And that brought my now-husband full circle into my life: he showed up at a corporate Christmas party my-before-mentioned friend contracted to cater. I was the executive chef of her company, Festival Catering. David arrived as a contract worker, his tuxedo bag slung over his shoulder, a bow-tie tucked loosely under his collar.

Yes, we offered what is known in the catering world as the ubiquitous “Fresh Pasta Station,” a cook-to-order feature at the event. And, yes, we served tortellini.

Last night, following a week of delicious, but labor-intensive meal preparations, I decided on a simple pasta and salad dinner. The freezer released a bag of frozen cheese-stuffed tortelloni, and we revisited what remains a favorite dish with a few added tweaks. Check out the attached recipe and let me know how you like it. I added some No-Recipe Recipe suggestions and look forward to hearing about your variations.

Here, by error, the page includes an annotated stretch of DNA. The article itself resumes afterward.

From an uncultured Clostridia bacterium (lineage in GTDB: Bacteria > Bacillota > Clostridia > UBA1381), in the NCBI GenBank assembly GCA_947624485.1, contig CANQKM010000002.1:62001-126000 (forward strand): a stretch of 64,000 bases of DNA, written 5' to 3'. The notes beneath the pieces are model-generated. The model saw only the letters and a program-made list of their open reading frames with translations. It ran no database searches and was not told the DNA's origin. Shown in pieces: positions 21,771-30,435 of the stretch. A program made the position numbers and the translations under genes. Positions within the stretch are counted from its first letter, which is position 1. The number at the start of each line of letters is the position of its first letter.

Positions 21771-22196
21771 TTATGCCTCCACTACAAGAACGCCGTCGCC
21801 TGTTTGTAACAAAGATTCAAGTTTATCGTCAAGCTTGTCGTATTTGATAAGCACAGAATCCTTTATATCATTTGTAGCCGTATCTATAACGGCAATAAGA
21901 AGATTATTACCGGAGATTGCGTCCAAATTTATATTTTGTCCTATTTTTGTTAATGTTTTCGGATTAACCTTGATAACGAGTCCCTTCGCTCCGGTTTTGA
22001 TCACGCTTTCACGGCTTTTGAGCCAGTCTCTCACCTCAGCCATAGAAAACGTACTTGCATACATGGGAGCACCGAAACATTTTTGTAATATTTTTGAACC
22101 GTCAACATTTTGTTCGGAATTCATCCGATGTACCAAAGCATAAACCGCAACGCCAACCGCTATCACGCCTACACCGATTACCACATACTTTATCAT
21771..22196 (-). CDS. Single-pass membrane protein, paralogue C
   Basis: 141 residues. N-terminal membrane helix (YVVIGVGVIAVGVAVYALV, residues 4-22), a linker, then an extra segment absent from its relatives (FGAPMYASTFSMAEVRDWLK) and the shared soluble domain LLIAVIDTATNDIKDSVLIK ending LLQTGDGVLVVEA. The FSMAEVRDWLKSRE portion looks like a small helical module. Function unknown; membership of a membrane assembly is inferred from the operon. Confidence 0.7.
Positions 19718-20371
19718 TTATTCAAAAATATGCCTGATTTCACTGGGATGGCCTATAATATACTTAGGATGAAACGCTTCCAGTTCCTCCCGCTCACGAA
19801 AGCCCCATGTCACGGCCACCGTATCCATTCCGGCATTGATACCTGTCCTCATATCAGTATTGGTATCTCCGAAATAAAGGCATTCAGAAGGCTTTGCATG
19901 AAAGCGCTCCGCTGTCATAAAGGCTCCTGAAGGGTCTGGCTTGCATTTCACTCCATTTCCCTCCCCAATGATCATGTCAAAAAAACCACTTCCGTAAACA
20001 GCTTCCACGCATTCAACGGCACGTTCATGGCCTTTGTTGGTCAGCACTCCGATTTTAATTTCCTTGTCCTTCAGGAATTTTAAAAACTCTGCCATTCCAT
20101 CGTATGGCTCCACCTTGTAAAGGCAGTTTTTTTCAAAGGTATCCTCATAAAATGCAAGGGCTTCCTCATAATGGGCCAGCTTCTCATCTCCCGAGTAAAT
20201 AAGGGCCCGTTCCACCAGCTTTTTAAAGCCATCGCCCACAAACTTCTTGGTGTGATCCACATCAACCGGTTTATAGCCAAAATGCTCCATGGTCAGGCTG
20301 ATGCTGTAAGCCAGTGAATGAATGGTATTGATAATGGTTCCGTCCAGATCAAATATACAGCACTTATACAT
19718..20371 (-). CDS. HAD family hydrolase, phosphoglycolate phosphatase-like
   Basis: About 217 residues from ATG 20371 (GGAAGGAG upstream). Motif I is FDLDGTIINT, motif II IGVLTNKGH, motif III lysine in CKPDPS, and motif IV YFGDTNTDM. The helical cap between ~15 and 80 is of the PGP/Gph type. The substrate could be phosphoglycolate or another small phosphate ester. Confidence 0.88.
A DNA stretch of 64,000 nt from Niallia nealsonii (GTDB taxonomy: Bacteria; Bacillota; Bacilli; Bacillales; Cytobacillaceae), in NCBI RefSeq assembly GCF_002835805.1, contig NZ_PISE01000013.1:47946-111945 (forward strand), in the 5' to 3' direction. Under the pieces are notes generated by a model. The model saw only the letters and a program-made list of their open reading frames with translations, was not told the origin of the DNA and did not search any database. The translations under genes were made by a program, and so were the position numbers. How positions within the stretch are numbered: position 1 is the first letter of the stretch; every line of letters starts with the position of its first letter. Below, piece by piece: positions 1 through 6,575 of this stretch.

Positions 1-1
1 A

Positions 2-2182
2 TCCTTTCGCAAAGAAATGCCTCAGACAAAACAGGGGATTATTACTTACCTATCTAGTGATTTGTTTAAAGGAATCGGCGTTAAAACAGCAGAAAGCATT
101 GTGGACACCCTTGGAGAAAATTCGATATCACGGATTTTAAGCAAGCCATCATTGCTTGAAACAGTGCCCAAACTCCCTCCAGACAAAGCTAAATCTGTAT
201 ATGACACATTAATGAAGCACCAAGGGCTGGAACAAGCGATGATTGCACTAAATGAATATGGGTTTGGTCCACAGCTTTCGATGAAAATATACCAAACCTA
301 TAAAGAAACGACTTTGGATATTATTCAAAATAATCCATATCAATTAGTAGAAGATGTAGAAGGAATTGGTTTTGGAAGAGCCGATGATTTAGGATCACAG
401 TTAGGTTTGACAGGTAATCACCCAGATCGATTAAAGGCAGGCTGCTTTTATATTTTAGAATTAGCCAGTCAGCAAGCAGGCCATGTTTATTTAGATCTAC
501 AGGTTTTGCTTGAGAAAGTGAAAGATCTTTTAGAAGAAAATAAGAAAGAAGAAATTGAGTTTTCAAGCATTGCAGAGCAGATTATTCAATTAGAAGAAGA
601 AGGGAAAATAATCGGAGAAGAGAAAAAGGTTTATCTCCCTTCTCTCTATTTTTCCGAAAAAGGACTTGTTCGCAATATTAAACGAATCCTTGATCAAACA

I should mention that I do not write this blog for self-promotion or product promotion purposes. But I suggest particular foodstuffs or brands that we enjoy. I receive no economic benefit.

That said, I do want to give a shout out to a friend who also enjoys cooking: Suzannah Gail Collins. A few years ago, she shipped us an unexpected gift box full of wonderfulness from Katz Farms in Napa Valley, California. We have become big fans. In this recipe and the last one I posted, I mentioned using their excellent Zinfandel Wine Vinegar. You won’t be unhappy if you order any of their bottles of vinegar.

Tortelloni Alla Panna with Shrimp


The View from My Kitchen Island: Finding Comfort in Cooking

Walls and fences and gates isolate lakefront homes in most neighborhoods of Florida. Not so in “The Friendly City” of Frostproof. The view out my kitchen window expands across five front yards and four driveways, reaching north a half-mile up Mullinsville Road as it cuts between the cattle pasture and the orange grove. Behind me, the kitchen island frames a wall of sliding glass doors and windows opening out to four-and-a-half-mile long Lake Reedy, unencumbered by fences, or boathouses. I track passing clouds by observing their shadows on the lake surface. On a cloudless day, a rare event in the summertime, I might be tempted to wear sunglasses in the house.